Articles Posted in Sex Crimes

A federal appeals court recently took up a case in which a trial court sought to effectively put a man convicted of various child pornography offenses in Florida behind bars for life. The appeals court said that sentence might have been overly harsh, given the unique circumstances of the case. It also shed some light on search and seizure issues in Florida sex crime cases.

Defendant was charged with various crimes related to the possession and distribution of child pornography, stemming from his use of a smartphone application messaging board called Kik. He allegedly used false names to send nude photos of girls to young boys and asked them to send nude photos of themselves in return. At least some of the boys responded by providing the photos of themselves, according to the court. When some tried to end the conversations with Defendant, he allegedly threatened to post the photos on Instagram and other social media platforms unless they sent more photos. Defendant also allegedly traded the photos with another online user in exchange for various child pornography photos and videos.The FBI began monitoring Defendant’s Kik account after receiving complaints. FBI agents eventually traced the account to the home where Defendant lived with his parents and sister. They determined that he was the most likely user of the account in the house. They interviewed Defendant, who eventually admitted to using the account to trade the nude photos. He also agreed to allow the agents to search his electronic devices. When he was later charged with various federal crimes, Defendant asked a judge to keep out from trial his confession to the agents and all of the evidence obtained during the searches. Defendant argued that the agents intimidated Defendant and his family in a way that made him feel he had no choice but to admit that he was using the account and consent to the search. A trial judge disagreed. He was convicted and sentenced to 139 years in prison.

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The Florida Supreme Court in 2015 clarified its position on when a person can be charged with soliciting sex and traveling after soliciting sex without running afoul of the rule against double jeopardy, which bans multiple convictions for the same crime. In a recent case, Florida’s First District offered some important insight into how appeals courts are interpreting that ruling. Essentially, multiple text or other messages can be considered different solicitations under Florida sex crime laws.

A defendant was charged with two crimes after exchanging sexually explicit text messages with an undercover police officer who he thought was a 14-year-old girl and then traveling to Tallahassee to meet the person for sex. He was convicted of traveling for sex with a child after using a computer to solicit a child for sex and using a computer to solicit a child for sex. He argued on appeal that the convictions violated the rule against double jeopardy by punishing him twice for the same crime.The First District initially rejected the double jeopardy argument but decided to take another look at the case after the Florida Supreme Court ruled in a case called State v. Shelley. The high court in that case said solicitation and traveling after solicitation cannot be treated as separate crimes if they are “based upon the same conduct.” But the First District said that ruling didn’t change the outcome of this defendant’s case.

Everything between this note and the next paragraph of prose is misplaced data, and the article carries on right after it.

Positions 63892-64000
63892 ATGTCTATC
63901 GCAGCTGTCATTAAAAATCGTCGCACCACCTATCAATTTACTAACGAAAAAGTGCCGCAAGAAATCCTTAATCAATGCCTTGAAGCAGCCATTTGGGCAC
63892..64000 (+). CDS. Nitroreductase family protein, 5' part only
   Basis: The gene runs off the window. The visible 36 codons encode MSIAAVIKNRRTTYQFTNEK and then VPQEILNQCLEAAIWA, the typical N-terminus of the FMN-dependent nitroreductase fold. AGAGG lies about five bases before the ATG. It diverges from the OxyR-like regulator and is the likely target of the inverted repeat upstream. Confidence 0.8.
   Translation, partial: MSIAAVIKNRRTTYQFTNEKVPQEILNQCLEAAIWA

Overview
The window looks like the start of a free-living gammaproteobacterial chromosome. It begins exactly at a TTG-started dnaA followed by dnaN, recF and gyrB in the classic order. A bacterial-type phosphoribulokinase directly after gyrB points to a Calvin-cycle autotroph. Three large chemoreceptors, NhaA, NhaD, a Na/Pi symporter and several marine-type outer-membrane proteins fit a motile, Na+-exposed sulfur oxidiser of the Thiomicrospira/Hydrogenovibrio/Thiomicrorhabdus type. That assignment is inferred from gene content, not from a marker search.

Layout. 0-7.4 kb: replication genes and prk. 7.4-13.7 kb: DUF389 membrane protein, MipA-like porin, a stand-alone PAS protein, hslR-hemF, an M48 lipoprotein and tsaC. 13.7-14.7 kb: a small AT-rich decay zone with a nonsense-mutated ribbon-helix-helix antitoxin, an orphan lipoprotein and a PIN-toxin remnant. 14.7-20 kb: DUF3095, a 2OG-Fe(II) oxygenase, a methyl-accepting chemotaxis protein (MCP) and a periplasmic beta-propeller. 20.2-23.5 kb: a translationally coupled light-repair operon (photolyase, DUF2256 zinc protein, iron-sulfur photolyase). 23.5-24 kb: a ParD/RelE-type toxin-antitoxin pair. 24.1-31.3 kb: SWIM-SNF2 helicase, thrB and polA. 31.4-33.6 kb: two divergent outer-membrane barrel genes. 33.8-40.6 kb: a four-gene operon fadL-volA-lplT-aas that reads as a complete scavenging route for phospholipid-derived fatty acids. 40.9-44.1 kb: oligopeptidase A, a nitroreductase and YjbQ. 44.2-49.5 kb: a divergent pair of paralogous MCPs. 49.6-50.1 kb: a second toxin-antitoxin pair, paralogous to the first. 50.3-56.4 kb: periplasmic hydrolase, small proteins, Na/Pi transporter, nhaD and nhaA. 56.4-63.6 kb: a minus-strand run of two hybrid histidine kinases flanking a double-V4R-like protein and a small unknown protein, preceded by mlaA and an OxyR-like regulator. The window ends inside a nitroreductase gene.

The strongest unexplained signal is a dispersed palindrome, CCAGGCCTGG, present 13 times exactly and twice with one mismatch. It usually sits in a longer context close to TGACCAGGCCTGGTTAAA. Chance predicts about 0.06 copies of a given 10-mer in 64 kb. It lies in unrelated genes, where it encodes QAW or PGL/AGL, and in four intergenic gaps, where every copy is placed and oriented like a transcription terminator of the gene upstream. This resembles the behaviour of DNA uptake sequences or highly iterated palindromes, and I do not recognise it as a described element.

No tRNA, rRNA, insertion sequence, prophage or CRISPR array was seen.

“After Shelley, the law is clear that a single solicitation cannot support a conviction for solicitation and a separate conviction for traveling after solicitation,” the court explained. It also said the burden was on the defendant to prove that the convictions violated the double jeopardy rule, which the court concluded he failed to do.

To search your phone for evidence of a crime, police officers generally need to get a warrant from a judge or show that they have probable cause to believe that there’s evidence of a crime on the device. Even in cases in which a judge grants a warrant, any evidence obtained from the search is likely to be excluded at trial if the warrant wasn’t issued based on probable cause. As a federal court in Pensacola recently pointed out, however, judges get a lot of leeway in deciding whether to issue a warrant.A defendant was charged in February with one count of knowingly possessing and accessing child pornography. The charge came after he went to a local MetroPCS store in Pensacola, looking for some assistance with his cell phone. The MetroPCS employee assisting him observed a large amount of pornographic material stored on the phone. The employee also said she saw a folder marked “underage,” which she didn’t open. The employee contacted a tip line at the National Center for Missing and Exploited Children.

The defendant, who was already a registered sex offender, was arrested by state police on a separate charge for failing to tell authorities that he had moved. State police took the cell phone and turned it over to the FBI, which obtained a warrant from a judge authorizing law enforcement officers to search the phone. They allegedly found some 40 images of child pornography. The defendant sought to have that evidence kept out of the trial against him. He argued that the affidavit the FBI filed in court to get the warrant wasn’t based on probable cause. The district court disagreed.